The relocation of the capital

In the eighteenth century Menorca is constrained by the clashes between European powers.Thus, successively live under British governments (1713-1756), French (1756-1763), British (1763-1782), Spanish (1782-1798), British (1798-1802) and finally, Spanish (from 1802 ). Despite the various changes of sovereignty, the island is experiencing strong population growth, expansion of agricultural production, development of activities related to trade and navigation and in the field of culture a remarkable dynamism.

In the early eighteenth century happened the first British occupation, which was one of the greatest times of economic and cultural splendor that has known Menorca.

Colonel Richard Kane (1660-1736) was the first British Governor. Faced with the opposition that British troops encountered from the nobility and clergy ciudadelanos, Kane, in response to the strategic importance of its port, to move the capital of the island of Ciutadella to Mahon.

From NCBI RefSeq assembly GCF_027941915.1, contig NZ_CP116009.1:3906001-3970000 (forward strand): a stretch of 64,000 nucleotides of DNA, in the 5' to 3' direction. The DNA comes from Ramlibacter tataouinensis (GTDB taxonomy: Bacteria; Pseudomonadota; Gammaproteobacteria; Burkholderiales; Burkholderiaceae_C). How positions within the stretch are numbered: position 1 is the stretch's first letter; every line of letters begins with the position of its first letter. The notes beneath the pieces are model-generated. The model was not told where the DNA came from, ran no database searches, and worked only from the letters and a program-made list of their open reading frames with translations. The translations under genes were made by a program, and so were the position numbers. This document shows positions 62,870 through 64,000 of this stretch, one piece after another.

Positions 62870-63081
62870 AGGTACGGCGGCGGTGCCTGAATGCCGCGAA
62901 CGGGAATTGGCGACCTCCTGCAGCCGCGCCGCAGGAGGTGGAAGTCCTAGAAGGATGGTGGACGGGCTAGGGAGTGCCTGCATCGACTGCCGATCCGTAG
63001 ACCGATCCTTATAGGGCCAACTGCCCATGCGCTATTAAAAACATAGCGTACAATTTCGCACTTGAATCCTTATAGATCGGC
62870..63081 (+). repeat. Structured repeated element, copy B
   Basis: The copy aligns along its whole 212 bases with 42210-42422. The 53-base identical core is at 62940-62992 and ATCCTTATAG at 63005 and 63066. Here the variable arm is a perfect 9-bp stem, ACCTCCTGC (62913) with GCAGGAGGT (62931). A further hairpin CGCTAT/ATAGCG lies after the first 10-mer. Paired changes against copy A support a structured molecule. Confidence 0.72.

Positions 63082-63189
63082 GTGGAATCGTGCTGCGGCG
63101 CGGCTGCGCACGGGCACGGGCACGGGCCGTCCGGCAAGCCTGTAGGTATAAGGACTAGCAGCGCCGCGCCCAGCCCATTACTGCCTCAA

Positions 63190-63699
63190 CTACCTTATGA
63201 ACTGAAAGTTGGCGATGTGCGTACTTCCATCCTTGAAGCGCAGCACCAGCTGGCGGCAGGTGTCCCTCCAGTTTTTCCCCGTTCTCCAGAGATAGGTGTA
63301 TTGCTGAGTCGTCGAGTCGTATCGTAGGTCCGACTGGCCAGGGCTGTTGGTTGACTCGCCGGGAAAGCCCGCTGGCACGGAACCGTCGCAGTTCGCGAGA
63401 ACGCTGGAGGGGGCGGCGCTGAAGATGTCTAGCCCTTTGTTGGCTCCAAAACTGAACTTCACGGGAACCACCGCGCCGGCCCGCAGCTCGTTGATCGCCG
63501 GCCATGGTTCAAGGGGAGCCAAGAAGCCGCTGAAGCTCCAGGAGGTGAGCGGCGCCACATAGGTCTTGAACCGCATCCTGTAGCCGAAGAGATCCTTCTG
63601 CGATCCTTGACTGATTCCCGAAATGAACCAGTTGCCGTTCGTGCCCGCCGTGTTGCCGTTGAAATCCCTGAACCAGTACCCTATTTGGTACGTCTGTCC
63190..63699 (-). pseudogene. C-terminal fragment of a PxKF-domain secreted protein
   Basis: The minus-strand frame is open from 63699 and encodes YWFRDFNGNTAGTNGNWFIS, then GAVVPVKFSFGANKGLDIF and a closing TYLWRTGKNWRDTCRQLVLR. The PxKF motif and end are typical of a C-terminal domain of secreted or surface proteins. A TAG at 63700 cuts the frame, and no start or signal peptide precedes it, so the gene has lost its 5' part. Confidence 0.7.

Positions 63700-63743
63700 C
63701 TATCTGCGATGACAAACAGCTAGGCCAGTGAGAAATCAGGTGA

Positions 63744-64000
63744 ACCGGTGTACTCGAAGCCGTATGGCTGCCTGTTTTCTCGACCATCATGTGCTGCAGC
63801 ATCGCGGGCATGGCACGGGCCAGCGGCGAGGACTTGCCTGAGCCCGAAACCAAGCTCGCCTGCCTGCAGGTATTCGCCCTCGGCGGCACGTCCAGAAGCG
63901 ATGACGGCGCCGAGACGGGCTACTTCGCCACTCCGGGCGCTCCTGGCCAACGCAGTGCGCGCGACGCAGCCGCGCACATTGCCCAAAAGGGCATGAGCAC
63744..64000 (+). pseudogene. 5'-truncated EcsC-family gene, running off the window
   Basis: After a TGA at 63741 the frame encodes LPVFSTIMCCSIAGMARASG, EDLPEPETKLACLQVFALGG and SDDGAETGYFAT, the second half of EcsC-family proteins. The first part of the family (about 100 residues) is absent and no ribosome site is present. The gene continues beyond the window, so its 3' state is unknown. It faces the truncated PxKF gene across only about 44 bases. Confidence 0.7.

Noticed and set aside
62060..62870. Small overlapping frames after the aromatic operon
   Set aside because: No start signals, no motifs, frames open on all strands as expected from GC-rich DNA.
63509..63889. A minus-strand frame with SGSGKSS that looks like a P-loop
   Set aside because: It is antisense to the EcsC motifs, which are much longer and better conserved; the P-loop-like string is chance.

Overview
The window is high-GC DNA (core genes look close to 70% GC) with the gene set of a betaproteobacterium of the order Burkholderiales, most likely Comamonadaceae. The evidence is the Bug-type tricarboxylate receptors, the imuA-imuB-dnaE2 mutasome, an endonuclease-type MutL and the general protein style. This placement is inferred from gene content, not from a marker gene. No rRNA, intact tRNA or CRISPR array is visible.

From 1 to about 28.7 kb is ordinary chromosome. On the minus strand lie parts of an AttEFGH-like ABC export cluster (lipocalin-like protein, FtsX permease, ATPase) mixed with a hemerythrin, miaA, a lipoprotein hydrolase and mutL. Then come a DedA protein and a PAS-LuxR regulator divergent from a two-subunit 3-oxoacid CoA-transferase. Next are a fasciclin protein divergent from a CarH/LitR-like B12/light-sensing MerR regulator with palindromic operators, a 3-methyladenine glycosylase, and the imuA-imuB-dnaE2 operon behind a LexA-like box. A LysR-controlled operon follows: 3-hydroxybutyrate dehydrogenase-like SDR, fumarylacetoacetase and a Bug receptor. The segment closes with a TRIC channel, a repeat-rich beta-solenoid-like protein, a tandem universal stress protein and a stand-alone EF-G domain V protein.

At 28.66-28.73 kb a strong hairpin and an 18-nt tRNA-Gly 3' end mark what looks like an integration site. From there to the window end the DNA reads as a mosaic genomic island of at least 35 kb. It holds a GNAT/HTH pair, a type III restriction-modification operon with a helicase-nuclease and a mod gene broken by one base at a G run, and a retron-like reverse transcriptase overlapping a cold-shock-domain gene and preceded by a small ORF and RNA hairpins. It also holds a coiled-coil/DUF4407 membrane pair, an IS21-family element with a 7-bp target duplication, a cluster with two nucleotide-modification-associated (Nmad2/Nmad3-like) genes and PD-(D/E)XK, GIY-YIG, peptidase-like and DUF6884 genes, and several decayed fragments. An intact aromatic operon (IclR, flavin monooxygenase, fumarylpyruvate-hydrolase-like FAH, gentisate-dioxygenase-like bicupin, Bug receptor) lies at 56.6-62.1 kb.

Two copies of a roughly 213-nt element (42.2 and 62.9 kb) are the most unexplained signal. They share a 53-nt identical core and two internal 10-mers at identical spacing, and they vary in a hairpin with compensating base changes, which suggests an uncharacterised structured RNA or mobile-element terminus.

The Treaty of Paris

Richard Kane introduced numerous improvements in agriculture that increased acreage. It imported the enclova, an ornamental plant in the mid-nineteenth century would be used as fodder, and he built the famous Camí de’n Kane, who joined the San Felipe castle with Ciutadella, now converted into a country road that still can move with vehicle.

The governor also promoted the development of shipping, ended the Inquisition, restored the old law and held menorquín Catalan as official language.

The first phase of British empire ended in 1756, being snatched from the British island in the midst of the vicissitudes of the Seven Years War by French troops of the Duc de Richelieu, the Marquis of Galissonnière. French sovereignty lasted until 1763, when the Treaty of Paris, which provided for restitution of Menorca to Britain.

In the brief span of time was founded the town of Sant Lluís, characterized by its regular layout, and built the Horse Riding Track, which skirts the island.

In 1763, then starts the second British occupation of Minorca, which had no such positive effects as before, although during this period the village was founded Georgestown, the current Es Castell.

In 1769 the islanders built the church of San Cristobal, the town of origin Es Migjorn Gran.